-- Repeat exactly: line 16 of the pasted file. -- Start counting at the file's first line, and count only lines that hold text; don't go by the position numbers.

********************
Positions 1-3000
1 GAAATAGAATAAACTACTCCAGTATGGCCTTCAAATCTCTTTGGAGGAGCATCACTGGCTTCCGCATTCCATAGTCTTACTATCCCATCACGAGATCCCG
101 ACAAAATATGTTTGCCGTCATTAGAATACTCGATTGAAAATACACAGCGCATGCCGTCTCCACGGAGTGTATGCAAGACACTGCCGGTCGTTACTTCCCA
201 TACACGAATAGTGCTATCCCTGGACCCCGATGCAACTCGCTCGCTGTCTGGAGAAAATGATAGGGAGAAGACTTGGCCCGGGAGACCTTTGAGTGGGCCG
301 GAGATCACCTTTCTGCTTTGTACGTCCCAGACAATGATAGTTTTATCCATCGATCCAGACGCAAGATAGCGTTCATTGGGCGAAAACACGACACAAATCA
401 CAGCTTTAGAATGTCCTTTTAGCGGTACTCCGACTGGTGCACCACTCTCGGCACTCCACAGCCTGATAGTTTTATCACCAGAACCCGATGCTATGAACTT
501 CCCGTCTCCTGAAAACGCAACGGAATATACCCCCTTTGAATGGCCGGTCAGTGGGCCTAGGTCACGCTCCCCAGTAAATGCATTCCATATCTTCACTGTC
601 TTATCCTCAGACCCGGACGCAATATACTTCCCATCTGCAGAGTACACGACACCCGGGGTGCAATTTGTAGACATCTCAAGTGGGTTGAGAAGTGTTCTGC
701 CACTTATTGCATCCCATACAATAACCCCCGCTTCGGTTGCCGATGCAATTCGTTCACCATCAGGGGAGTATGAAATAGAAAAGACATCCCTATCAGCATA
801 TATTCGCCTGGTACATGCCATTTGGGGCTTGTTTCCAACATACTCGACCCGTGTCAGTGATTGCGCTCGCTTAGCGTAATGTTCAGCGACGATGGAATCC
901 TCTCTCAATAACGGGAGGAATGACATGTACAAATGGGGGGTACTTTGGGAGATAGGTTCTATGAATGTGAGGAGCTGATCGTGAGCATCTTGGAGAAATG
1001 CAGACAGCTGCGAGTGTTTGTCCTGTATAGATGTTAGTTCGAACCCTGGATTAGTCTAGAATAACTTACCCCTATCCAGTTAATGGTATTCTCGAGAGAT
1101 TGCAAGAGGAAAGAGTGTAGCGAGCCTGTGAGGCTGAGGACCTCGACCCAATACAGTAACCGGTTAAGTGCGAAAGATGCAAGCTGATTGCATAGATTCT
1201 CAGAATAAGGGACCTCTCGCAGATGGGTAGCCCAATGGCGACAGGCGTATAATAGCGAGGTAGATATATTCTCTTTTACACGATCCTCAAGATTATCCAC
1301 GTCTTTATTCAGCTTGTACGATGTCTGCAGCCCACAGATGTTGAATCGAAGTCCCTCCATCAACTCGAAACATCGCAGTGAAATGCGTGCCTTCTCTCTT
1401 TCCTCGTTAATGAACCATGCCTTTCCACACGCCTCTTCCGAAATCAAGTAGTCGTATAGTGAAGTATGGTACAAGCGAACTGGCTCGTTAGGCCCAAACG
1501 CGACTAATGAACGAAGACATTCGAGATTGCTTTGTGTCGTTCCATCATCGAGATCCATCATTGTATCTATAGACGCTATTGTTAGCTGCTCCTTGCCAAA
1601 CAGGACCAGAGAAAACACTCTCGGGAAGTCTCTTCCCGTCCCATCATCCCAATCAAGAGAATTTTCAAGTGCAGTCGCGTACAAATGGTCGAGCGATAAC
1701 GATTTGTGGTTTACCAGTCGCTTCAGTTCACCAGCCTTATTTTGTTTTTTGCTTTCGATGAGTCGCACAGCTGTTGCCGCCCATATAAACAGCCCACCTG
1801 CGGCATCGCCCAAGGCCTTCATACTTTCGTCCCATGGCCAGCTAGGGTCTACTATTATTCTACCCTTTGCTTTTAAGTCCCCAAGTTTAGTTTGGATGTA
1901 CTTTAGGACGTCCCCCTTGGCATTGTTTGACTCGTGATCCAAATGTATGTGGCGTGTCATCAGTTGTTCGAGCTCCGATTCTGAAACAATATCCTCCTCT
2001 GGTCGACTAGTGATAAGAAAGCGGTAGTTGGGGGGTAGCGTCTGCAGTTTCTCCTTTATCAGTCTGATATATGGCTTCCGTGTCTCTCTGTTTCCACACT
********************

1401 TCCTCGTTAATGAACCATGCCTTTCCACACGCCTCTTCCGAAATCAAGTAGTCGTATAGTGAAGTATGGTACAAGCGAACTGGCTCGTTAGGCCCAAACG